Westbrook Housing plans to hire architects to design a multi-story building for the western end of Westbrook’s Main Street, in hopes that this will attract a commercial partner to share in developing and owning the site, which used to house Maine Rubber Co.
It is the most detailed public proposal yet for the property at the intersection of Main and Saco streets and William Clarke Drive, which the city has long seen as an impediment to developing the downtown area.
The plan calls for demolishing the existing, rundown structure and constructing a building with commercial space on the street level and several floors of apartments above it.
If Westbrook Housing does find a business that wants to move into the building and partner on the project, the housing authority will propose buying the property from owner David Elowitch, City Administrator Jerre Bryant said Wednesday. Ownership would eventually be shared with the commercial partner.
The City Council gave preliminary approval on Monday to spend $4,000 for PDT Architects of Portland to come up with a building design. Westbrook Housing would contribute to the design costs, Bryant said.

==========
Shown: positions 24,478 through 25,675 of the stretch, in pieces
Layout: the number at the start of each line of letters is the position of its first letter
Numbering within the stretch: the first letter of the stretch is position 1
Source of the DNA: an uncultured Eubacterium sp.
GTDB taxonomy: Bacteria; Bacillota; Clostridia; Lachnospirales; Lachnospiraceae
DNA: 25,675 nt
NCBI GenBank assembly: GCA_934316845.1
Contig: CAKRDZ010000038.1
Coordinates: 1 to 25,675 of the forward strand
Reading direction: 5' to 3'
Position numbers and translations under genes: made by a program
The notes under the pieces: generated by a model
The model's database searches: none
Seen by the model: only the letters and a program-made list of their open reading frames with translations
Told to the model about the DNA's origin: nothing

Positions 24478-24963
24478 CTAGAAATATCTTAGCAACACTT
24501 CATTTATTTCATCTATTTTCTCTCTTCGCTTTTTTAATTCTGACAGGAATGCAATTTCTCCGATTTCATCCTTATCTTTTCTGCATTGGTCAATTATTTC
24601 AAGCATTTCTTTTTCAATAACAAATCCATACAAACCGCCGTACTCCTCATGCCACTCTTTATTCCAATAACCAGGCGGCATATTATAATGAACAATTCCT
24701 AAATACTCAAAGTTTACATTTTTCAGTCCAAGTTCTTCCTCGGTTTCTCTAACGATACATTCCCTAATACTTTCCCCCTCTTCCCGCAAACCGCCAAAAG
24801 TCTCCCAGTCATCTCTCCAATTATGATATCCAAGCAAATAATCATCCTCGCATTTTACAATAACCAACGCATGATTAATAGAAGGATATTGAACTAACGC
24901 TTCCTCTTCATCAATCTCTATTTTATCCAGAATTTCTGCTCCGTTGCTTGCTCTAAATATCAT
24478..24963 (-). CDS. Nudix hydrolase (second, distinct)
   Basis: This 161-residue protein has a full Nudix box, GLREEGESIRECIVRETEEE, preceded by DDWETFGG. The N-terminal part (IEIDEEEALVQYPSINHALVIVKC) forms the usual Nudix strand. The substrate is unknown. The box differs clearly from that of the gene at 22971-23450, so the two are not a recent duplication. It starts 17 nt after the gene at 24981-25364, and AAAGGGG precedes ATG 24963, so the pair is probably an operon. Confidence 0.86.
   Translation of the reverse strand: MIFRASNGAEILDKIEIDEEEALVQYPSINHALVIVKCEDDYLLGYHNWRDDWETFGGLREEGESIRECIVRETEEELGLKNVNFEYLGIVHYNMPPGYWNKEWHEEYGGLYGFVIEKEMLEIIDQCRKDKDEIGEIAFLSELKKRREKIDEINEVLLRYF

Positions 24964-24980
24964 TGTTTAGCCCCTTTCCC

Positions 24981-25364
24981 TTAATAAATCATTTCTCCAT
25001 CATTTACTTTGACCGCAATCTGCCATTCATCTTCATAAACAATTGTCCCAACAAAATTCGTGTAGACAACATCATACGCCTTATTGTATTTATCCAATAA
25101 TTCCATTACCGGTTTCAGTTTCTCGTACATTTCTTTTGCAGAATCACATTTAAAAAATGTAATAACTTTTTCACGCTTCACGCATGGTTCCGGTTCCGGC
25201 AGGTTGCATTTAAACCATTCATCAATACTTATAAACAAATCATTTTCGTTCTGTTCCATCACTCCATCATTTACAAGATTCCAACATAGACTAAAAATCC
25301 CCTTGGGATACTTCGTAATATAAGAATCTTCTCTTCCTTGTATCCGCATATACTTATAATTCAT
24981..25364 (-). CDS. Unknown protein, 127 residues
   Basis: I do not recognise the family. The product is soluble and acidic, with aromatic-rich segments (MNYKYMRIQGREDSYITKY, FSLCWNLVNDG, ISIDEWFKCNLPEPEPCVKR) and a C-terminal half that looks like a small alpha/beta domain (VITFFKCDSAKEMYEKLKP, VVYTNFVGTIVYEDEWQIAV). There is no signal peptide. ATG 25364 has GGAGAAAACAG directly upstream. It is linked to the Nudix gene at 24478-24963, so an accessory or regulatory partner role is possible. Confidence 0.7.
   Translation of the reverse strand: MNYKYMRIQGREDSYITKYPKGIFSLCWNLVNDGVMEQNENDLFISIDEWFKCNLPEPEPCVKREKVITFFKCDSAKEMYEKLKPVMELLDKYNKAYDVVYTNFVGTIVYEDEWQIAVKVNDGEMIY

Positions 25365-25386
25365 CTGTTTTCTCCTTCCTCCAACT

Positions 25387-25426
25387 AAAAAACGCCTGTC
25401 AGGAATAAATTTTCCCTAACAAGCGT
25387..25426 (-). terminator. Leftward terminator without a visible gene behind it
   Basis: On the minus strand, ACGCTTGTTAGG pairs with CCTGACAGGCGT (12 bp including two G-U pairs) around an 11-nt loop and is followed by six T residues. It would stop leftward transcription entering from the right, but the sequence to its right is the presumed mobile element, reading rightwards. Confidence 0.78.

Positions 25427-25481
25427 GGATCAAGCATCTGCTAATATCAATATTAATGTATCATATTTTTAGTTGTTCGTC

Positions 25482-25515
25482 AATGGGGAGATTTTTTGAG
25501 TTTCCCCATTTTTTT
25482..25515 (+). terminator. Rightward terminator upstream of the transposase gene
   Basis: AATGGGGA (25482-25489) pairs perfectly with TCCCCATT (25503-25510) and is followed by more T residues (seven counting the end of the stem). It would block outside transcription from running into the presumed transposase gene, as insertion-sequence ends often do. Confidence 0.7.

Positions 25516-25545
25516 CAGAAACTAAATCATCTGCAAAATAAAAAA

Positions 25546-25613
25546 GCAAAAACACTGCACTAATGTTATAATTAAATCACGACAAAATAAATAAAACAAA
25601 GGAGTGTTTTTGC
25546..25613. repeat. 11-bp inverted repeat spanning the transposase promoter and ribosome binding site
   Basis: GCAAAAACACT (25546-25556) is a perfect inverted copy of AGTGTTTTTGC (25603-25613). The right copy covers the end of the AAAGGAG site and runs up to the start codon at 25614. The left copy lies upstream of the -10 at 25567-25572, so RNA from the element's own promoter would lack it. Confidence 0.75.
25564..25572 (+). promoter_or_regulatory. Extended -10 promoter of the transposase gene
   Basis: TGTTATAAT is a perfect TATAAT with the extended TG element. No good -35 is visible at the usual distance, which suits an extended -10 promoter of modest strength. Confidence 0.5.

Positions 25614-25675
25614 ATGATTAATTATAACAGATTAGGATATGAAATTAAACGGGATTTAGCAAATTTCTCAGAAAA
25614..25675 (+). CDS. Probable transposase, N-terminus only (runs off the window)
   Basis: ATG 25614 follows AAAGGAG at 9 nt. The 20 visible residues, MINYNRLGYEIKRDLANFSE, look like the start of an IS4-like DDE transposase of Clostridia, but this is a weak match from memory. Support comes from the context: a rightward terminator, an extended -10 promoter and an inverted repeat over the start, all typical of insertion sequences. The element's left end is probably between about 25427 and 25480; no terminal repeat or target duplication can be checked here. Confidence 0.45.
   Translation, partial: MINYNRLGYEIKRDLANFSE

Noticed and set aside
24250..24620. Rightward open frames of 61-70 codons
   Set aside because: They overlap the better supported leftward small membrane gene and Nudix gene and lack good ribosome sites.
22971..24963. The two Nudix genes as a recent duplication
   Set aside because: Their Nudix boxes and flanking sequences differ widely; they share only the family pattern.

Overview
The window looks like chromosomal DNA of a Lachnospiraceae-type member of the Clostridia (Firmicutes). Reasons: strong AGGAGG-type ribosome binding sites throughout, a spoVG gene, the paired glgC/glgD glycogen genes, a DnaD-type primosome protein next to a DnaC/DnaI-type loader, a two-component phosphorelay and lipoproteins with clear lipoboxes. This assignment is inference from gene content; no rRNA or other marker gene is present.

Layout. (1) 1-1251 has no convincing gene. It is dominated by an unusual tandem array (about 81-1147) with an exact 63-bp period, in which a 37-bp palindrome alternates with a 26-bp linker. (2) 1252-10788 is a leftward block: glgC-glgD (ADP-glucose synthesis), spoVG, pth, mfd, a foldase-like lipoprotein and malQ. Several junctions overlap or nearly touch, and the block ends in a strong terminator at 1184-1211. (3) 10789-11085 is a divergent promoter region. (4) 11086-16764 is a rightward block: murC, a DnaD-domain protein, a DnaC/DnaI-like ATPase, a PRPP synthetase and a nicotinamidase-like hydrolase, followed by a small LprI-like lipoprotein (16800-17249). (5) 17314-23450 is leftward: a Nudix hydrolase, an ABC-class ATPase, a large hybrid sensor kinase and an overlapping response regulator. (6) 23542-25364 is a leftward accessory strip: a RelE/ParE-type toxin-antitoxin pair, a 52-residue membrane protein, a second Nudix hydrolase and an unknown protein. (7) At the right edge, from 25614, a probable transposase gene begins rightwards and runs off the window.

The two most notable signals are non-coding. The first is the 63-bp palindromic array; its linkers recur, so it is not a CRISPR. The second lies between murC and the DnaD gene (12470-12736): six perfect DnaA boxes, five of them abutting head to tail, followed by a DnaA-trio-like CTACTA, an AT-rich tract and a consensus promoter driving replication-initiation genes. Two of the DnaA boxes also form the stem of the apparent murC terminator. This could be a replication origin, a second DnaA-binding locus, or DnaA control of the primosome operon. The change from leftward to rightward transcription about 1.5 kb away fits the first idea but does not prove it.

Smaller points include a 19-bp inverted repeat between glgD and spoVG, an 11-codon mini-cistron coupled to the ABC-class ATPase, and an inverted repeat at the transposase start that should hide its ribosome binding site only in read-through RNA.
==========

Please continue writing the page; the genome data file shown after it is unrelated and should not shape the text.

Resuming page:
PDT has already completed a sketch of the building. John Gallagher, executive director of Westbrook Housing, was on vacation this week and unavailable to talk about the details.
“It’s a work in progress,” said Mayor Colleen Hilton. “It’s just a concept that has been put forth, but there seems to be some forward momentum.”
In addition to partially paying for the design, the city is acting as go-between for the property owner and Westbrook Housing, Bryant said.
“The city has a very keen interest in seeing this and other properties in the downtown redeveloped,” he said.
Elowitch said he would not comment on the proposal until more progress has been made. He has said that he has worked for 15 years to try to come up with a plan for site — proposals have included a gas station, an office building and a restaurant — but none has been realized.
Last year, the city secured a $125,000 Community Development Block Grant to pay for demolition of the 27,000-square-foot Maine Rubber building and any needed cleanup of the site.
The deadline for the city to use the grant is the end of this year, but it could apply for an extension, said Aaron Shapiro, director of community development for Cumberland County, which oversees the grant.
Maine Rubber moved out of the site in the 1990s, and the building since has been rented as storage space, Elowitch has said.
Hilton said having more rental properties and foot traffic downtown have been identified by city planners as priorities for Westbrook, and this proposal would address those needs.
“I’m thrilled that it keeps moving forward,” she said.
Staff Writer Leslie Bridgers can be contacted at: 791-6364 or at: